Orthodontic braces are a successful option for many human dental conditions that require the movement of teeth.
However, for canines, it is also an option to aid anything from overbite correction to even some cancer treatments with the results being overall very successful.
As with any canine treatments that require regular vet visits, the cost of the treatment is always at the forefront of any owner’s mind.
How much will the treatment itself cost and how much will all of the vet visits be? Hopefully, we will be able to break down the cost of canine braces allowing you to prepare a sensible budget for treatment.
Why do Dogs Need Braces?
Braces for dogs can be used to treat a large variety of dental problems. Many of the ideas for treatments in dogs were actually borrowed from human dental procedures and have been proven very effective in most circumstances.
One condition where a dog could need braces is called “linguoversion”.
This is where the teeth are pushed back towards the dog’s tongue which can cause painful spots on the roof of the dog’s mouth or even very serious recurring sinus infections.
Dog braces are also used to treat overbites which is where the upper jaw comes too far forward over the lower jaw or teeth that stick outwards instead of downwards in the dog’s mouth.
Vets are also able to treat any overcrowding of teeth.
In some cancer treatments where partial jaw removal is required, vets may also choose to pursue canine braces which can help to minimize any tooth drift allowing the dog to enjoy a relatively normal life after treatment.
Vets will not use dog braces for just cosmetic reasons. They must be sure that your dog’s dental issues are causing them discomfort or interfering with the quality of their life before braces will be considered.
Where possible vets will try to use dog braces on a younger animal as the teeth move more easily and the results are more effective. Of course, this is not always possible and there will always be cases where older dogs also require treatment.
What do Vets Consider Before Treatment?
Due to the regular anesthesia required in canine orthodontics, a vet would have to make sure your dog could cope with this kind of treatment.
A physical examination would need to occur before the braces would be placed on your dog’s teeth and you would potentially need to try or at least discuss other treatment options before settling on canine braces.
What are Alternative Treatments to Braces?
Depending on the dental problems you are facing with your dog, your dog’s age and the physical condition of your dog, you may be faced with multiple alternative options.
In some cases, vets may be able to extract or even file down any problem teeth. This is often a painful and complicated surgery with a reasonably long recovering time. It can also need further treatment as your dog ages since its teeth will move a little with age.
If your dog is still a puppy and is reasonably patient to be handled, your dog may be a candidate for ‘rubber ball therapy’. This is where a vet will guide you in daily exercises that require a lacrosse-type ball to be placed in your dog’s mouth whilst you manipulate your dog’s jaw in specific ways.
This, of course, takes a seriously patient dog and a very dedicated owner but sometimes the results can avoid dog braces, therefore, saving a lot of money.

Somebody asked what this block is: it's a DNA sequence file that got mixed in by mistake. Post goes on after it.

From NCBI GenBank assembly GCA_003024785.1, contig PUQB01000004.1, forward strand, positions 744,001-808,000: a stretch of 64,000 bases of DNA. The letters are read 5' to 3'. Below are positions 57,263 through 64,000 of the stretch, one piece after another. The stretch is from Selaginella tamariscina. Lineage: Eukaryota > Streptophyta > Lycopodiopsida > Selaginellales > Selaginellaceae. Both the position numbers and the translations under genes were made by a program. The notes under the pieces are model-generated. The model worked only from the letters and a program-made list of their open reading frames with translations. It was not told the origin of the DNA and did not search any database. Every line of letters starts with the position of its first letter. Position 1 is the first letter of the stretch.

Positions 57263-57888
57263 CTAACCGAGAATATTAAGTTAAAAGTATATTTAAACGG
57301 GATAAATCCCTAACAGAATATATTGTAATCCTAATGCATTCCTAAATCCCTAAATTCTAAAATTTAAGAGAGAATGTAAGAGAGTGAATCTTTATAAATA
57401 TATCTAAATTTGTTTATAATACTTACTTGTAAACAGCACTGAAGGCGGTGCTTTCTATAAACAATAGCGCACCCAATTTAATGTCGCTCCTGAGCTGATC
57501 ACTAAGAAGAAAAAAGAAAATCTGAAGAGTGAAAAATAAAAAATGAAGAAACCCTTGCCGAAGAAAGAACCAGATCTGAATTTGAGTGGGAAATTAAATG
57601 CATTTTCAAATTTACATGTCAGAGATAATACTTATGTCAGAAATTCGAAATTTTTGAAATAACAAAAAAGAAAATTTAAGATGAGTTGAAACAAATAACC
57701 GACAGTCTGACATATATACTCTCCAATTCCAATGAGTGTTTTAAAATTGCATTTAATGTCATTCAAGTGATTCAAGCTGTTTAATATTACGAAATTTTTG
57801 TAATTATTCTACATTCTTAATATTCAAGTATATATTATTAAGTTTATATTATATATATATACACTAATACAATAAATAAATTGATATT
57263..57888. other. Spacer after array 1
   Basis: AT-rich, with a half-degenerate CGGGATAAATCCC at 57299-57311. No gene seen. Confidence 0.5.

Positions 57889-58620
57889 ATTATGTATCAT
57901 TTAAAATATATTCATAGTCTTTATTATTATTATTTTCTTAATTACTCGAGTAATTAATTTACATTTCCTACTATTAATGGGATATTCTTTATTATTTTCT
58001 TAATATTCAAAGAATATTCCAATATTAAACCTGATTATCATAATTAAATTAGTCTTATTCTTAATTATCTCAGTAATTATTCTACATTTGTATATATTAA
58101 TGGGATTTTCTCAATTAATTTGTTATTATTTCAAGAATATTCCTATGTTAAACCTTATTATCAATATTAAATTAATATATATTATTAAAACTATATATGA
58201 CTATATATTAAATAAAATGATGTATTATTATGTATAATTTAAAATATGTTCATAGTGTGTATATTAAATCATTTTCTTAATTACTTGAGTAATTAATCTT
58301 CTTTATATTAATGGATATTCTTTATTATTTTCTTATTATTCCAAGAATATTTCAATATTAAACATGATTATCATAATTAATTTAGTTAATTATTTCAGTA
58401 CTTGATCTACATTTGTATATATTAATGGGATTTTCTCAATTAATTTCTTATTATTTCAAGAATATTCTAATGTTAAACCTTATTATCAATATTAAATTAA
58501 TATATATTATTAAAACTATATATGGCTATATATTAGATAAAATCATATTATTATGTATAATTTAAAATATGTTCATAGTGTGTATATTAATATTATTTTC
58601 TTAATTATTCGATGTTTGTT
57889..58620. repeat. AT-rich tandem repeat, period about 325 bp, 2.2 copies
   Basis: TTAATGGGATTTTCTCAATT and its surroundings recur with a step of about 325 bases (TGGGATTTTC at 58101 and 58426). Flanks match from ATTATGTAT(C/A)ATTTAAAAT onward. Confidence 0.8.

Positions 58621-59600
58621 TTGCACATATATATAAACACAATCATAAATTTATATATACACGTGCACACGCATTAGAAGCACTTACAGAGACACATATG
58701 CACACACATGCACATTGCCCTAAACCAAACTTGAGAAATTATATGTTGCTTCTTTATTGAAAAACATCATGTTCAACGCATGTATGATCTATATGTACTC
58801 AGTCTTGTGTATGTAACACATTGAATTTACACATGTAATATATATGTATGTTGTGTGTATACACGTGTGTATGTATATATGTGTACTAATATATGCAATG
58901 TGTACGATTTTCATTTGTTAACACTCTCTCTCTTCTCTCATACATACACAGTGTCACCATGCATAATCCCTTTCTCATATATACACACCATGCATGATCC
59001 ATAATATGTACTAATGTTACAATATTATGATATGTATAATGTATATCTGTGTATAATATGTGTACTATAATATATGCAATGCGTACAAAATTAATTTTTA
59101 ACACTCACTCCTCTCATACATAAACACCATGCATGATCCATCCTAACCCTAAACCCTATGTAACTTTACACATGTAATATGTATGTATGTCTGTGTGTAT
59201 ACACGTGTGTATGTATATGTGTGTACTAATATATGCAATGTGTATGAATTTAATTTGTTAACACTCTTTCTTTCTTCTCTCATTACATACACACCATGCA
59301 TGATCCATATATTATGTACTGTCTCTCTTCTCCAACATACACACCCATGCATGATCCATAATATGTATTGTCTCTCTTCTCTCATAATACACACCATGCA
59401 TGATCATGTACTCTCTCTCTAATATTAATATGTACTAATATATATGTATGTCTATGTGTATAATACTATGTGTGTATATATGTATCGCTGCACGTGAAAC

What is the Cost of Dog Braces?
The cost of dog braces will vary tremendously based on how frequently they will need adjusting to how severe the corrections need to be.
For a more simple adjustment, you could be looking at around $1,500 for just the orthodontic procedures. If you are looking at a more complicated treatment this cost could be around $4,500 or even more.
However, these costs are just for the braces. Treating a dog with canine braces can require many check-ups which will also cost the amount of a regular vet visit. If there are complications you may need to pay for extra adjustments which would mean more anesthesia and more time spent with vets.
There is also the potential to need special food whilst your dog’s jaw is sore from treatment or even repairs on the braces if they break.
You also need to consider the aftercare costs. You will need to flush out the areas around the braces and carefully brush your dog’s teeth.
This means you will need to purchase a toothbrush and paste suitable for use with canine orthodontics and the antiseptic solution to flush out your dog’s mouth.
These will seem like smaller costs but they can quickly add up over time.
But do not be put off by the cost of dog braces. For some dogs, this is a very valid treatment option and can end up being more affordable than regular tooth extractions.
The cost is a large downside of dog braces but the results are often much better than other treatment options.
Unlike humans, dogs will not need to use a retainer after having the braces removed and often go on to need no further dental treatment whereas other options usually require additional treatments over time.
Some insurance companies will also cover dog braces depending on which package you have and the dental condition of your dog prior to taking out your policy.
If you are considering dog braces, it is a good idea to speak to somebody at your insurance company to see if your dog is fully or partially covered to receive dog braces.
Your vet may also be able to offer a payment plan for this kind of treatment.
Usually, vets will be able to come up with a way to pay for more expensive treatments in smaller chunks spread out over time which can make dog braces a little more affordable. If your vet has not mentioned this option, don’t be afraid to bring it up on your next visit!